Late last year, The Observer ran a story alleging that Bukenya had written to Museveni, seeking to be allowed to retire from politics this year. Bukenya did not refute the story.

However, in May, Bukenya gave an interview in The Sunday Vision in which he said he wanted to replace Amama Mbabazi as secretary general of the National Resistance Movement (NRM). Bukenya had previously belittled this position and said it was too low for him. So why does he want it now?

This repositioning, close NRM insiders say, could place Museveni in a difficult position if Bukenya defeats Mbabazi.

Some NRM insiders say that with Mbabazi swimming in one corruption scandal after another, he will be a hard sale for Museveni. But critics may be underestimating Mbabazi.

Analysts say, Museveni does not want to be seen fighting Bukenya directly. That is why he left the matter of CHOGM in the hands of PAC which is chaired by an opposition politician.

If PAC brings Bukenya down, Museveni will have hit two birds with one stone: destroyed the political career of a potential rival while at the same time keeping his hands clean.

Fighting Bukenya is becoming a double-edged sword for the president. The CHOGM report has not only called for Bukenya’s head but also that of close Museveni confidantes like Hope Mwesigye, Mbabazi, Nasasira and Kutesa. Nasasira and Kutesa share a common sub-ethnicity of Bahima with the president. Kutesa is a brother-in-law to the president and father-in-law to the presidentâ’s son, Lt. Col. Kainerugaba.

Therefore, if Museveni has to fire Bukenya; Nasasira, Kutesa Mwesigye and Mbabazi can only be spared at the price of disappointing Ugandans and donors. It could carry a high cost in legitimacy. It could alienate many Baganda who would feel their man has been unfairly punished as a Muganda while leaving “westerners” to go scot free.

Yet it will be extremely difficult for Museveni to remove from cabinet all the aforementioned ministers.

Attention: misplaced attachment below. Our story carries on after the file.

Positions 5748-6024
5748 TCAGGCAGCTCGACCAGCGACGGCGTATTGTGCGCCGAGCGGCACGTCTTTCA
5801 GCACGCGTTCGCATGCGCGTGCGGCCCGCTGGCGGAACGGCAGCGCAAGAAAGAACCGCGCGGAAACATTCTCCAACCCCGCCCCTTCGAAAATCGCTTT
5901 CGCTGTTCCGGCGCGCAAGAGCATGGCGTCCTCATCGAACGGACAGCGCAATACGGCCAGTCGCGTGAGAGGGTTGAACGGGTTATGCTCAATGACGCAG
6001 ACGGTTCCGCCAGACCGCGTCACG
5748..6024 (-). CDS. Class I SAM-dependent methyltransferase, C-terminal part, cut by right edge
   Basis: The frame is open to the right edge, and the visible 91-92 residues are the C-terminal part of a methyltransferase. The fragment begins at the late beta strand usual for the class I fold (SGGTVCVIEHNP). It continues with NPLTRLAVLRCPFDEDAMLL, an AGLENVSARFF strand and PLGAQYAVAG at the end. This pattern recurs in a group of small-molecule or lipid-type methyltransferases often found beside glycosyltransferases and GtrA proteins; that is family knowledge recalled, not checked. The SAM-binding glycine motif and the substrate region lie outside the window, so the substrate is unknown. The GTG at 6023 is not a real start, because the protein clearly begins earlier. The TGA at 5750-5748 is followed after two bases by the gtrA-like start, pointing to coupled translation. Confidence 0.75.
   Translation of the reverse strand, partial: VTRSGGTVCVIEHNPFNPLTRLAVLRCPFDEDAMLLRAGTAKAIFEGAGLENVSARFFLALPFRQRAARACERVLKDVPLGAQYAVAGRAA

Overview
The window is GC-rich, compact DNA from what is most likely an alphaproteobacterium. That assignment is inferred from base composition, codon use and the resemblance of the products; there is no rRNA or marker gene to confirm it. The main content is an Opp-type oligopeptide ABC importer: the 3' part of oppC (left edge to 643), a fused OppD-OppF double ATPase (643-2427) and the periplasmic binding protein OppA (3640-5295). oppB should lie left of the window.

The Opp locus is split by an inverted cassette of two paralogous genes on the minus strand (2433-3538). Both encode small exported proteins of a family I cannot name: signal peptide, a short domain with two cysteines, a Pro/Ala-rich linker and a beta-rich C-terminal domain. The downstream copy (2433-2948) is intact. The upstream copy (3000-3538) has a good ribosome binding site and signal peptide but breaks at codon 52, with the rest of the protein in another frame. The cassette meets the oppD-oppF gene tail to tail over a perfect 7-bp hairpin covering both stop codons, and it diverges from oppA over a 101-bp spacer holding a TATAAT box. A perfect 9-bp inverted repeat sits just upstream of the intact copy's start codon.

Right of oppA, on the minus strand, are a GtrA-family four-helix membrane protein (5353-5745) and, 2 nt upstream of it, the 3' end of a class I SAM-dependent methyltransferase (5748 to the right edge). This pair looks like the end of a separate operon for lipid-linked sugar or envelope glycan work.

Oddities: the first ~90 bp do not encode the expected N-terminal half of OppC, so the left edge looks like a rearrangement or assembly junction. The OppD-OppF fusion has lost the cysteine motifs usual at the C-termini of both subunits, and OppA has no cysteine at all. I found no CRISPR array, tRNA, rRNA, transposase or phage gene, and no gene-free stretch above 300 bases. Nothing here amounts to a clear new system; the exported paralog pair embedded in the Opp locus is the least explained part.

According to those who have worked with the president for a long time, Museveni has over the years alienated most of his historical colleagues. With few remaining politicians of stature he can trust, the president is stuck with Mbabazi, Kutesa and Nasasira. Therefore, it is possible that in trying to keep these three, Museveni may be forced once again to retain Bukenya.

The second problem is that if Museveni has to fire Bukenya and the three ministers, it must come across as a decision he has taken personally to fight corruption. People close to the president say he realises the depth and breadth to which corruption eats into his moral standing and political capital.

He needs to take some strong symbolic action to regain some moral ground ahead of next year’s presidential election. Because of this, Museveni has been toeing with the idea of dumping Mbabazi, Nasasira and Kutesa. However, those close to him say, he can only do it if it comes across as his personal initiative. Museveni wants to take credit for it.

Yet the opposition are positioning to profit politically from the CHOGM scandal too. By presenting themselves as the group that is cleaning up the mess in government and forcing the president’s hand, PAC Chairman Mafabi may bolster the Forum for Democratic Change (FDC’s) image as a party of action.

The president’s associates say that if Museveni feels his action to fire the ministers will be seen by the public as driven by the opposition, he will retain them. Therefore, the only way the opposition can get what the public wants “ the heads of ministers and the vice president“ is by avoiding being seen to take credit for it. This means they must downplay their own role and present the entire enterprise as a move by the president to fight corruption.

So will Museveni swing the axe against his allies in the face of donor and public pressure?

UPC’s Patrick Mwondha says that this will not happen. He says Museveni has been taken hostage by some of his cronies. But Bidandi Ssali, a former Local Government Minister, now leader of the People’s Progressive Party is not sure. “Museveni believes in self-preservation. He will sack or drop them if it will help him stay in power,” he says.

At the time the report was being tabled before parliament, Museveni was in Karamoja. Officially, he was there on a working tour of the country, but inside sources say that he was taking time off to study the political and economic implications of his options. He wanted to be out of reach from the many lobbyists who may want him to intervene and help some of the beleaguered ministers.

Museveni also went with his wife, Janet. Although as minister of state for Karamoja she is expected to be with the president on such a tour, other sources say the motive could be different. Janet Museveni has consistently taken positions at odds with her husband especially when Mbabazi is involved.

According to people close to the first family, the president could have gone to Karamoja and taken his wife with him to avoid her staying behind in Kampala where she was likely to cause more trouble by inflaming anti-Mbabazi fires. If this is true, then Museveni may still be nursing a desire to save Mbabazi.

Additional reporting by Isaac Mufumba